OTTAWA, Ont. — Manufacturing shipments continued to climb in July, to a record high of $50.2 billion, up 0.5% from June, according to the latest report from Statistics Canada.
"July marked the eighth consecutive increase in shipments, the longest string of gains since the late 1990s," the government agency noted in its report. There was a note of caution provided in the report as well, however. Although manufacturing shipments have increased by 11.7% over the last eight months, the pace has slowed in recent months. Shipments edged up 0.5% in Julythe smallest gain since January.
The momentum in the manufacturing sector has pushed capacity utilization to its highest level in four years, reaching 86.6% in the second quarter of 2004. July’s increase in shipments was in 12 of 21 industries, accounting for a healthy 80.7% of total shipments. Non-durable goods shipments increased 1.2% while durable goods manufacturing declined 0.1% to $28.5 billion in July. Foreign and domestic demand for natural resource based products (wood, petroleum and primary metals) also contributed to shipment gains.
Quebec, British Columbia, Alberta and Saskatchewan led the way, reporting solid gains in shipments in July. Shipments in Quebec continued to surge ahead, gaining ground for the seventh time in eight months. Petroleum and wood product manufacturing contributed to a $159 million (+1.4%) increase in shipments to $11.8 billion. Shipments are hovering just below the peak levels of late 2000.
Shipments in Alberta also continued to rise, increasing for the 11th time in 12 months. July’s shipments rose by $57 million (+1.3%) to $4.5 billion, on the strength of the chemical products and primary metals industries. Year-to-date shipments in Alberta are 10.6% above the same period in 2003.
British Columbia also posted a positive move in July, rebounding from a slight decline in June. Machinery and wood products contributed to a $44 million (+1.2%) increase in shipments to $3.6 billion. The gain added to strength built up in British Columbia this year, marking the sixth increase in shipments in seven months.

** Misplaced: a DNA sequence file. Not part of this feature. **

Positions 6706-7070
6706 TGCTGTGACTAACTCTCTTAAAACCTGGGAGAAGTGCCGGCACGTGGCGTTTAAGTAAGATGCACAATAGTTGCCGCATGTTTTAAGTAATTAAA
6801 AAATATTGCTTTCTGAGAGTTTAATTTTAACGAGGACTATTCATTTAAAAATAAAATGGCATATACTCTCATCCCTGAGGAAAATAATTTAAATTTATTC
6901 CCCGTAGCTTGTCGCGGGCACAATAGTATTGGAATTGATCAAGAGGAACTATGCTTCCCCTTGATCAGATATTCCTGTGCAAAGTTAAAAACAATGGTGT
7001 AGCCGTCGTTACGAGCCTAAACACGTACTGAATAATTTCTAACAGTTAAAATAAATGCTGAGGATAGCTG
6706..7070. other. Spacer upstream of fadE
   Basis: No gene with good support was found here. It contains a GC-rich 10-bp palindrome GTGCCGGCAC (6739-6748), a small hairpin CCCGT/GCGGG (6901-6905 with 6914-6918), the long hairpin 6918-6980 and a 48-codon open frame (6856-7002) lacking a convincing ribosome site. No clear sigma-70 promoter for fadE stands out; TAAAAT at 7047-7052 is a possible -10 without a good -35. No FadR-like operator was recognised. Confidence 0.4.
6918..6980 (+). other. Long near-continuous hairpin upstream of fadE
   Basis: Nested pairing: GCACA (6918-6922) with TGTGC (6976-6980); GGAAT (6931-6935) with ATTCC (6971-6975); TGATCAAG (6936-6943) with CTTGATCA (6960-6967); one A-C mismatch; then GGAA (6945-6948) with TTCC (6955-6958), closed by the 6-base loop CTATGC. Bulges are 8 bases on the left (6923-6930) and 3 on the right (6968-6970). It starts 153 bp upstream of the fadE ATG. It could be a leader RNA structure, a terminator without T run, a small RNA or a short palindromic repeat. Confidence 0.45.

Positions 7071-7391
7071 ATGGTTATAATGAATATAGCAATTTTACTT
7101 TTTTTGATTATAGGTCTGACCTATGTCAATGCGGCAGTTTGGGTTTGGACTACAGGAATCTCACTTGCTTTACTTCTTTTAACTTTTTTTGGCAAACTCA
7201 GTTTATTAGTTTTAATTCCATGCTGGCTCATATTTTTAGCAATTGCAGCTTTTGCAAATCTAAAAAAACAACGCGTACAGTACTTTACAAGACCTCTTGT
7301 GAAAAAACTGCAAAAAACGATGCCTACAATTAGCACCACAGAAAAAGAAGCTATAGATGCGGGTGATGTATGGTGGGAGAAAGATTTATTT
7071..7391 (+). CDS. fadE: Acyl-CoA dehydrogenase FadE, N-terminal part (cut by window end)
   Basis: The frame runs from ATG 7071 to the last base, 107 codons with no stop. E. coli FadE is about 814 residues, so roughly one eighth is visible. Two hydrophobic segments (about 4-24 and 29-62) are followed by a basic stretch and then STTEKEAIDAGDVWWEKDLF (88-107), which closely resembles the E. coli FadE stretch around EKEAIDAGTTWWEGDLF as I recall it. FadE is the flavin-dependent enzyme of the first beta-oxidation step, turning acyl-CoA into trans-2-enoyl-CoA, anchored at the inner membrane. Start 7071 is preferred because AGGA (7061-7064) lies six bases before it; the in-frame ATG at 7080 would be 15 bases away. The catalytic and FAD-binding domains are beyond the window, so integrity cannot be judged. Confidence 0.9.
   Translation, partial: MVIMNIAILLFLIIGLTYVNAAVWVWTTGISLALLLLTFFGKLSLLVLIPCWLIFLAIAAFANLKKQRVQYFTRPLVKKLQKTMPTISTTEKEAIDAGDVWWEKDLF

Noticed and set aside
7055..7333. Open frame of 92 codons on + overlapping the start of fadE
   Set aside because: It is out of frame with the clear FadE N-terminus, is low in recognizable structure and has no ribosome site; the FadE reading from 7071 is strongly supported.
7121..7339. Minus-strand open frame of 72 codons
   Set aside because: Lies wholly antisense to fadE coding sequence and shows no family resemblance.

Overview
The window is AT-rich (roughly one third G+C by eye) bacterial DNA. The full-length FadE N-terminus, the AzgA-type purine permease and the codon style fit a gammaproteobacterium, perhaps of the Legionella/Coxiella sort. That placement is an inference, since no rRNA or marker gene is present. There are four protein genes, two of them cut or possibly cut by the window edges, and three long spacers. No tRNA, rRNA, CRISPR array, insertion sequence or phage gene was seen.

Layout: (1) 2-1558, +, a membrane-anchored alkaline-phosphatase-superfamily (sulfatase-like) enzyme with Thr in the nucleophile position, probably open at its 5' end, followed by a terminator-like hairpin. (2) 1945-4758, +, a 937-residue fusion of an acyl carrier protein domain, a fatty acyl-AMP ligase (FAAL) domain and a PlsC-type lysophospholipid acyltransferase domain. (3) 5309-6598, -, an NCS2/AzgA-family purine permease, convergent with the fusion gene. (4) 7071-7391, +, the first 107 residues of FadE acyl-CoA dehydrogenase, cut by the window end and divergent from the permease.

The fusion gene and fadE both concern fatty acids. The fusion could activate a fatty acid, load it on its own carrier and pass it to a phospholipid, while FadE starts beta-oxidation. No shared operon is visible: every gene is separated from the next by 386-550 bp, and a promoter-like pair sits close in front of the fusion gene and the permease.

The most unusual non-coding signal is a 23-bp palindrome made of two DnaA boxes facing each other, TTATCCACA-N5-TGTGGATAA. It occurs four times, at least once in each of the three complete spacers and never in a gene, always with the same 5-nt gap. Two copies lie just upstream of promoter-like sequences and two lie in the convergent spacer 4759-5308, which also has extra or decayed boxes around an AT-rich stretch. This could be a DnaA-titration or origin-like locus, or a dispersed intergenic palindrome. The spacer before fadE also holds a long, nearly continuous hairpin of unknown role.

Shipments in Saskatchewan increased for the third month in a row, up a strong $24 million (+3.1%) to $815 million. Shipments also increased in Nova Scotia (+0.6%) and New Brunswick (+1.1%) in July. Manufacturing declined $37 million (-3.5%) in Manitoba. Following five months of growth in Ontario, declines in transportation equipment, fabricated metals and beverages and tobacco products contributed to a $19 million (-0.1%) decrease in shipments. Shipments also declined by $13 million (-5.0%) in Newfoundland and Labrador and $2 million (-1.7%) in Prince Edward Island.
Shipments of non-durable goods continued to climb in July, increasing a solid 1.2%. Non-durable goods were up 7.6% in the first seven months of the year compared with the same period in 2003. Manufacturers of chemical products reported a 2.6% jump in shipments to $3.9 billion. July’s increase marked the sixth consecutive rise in shipments. Food manufacturing increased $82 million to $5.9 billion in July, led by the fruit and vegetable preservation industry. Rounding out solid gains in non-durable goods manufacturing, petroleum products increased by $67 million (+1.7%).
Also contributing to higher shipments in July were railroad rolling stock and wood products. Railroad rolling stock shipments increased by $80 million (+46.2%), as manufacturers stepped up production to meet rising demand for rail cars. Shipments of wood products have risen sharply this year, soaring 20.4% higher than the same period in 2003. Following a slight decline in June, wood shipments continued to climbincreasing $71 million in July. Ongoing demand for wood products remains strong. The value of residential building permits issued in Canada was up 18.3% in the first seven months of the year compared with 2003. The US housing market remains hot and rebuilding efforts from recent hurricanes in Florida have just begun.
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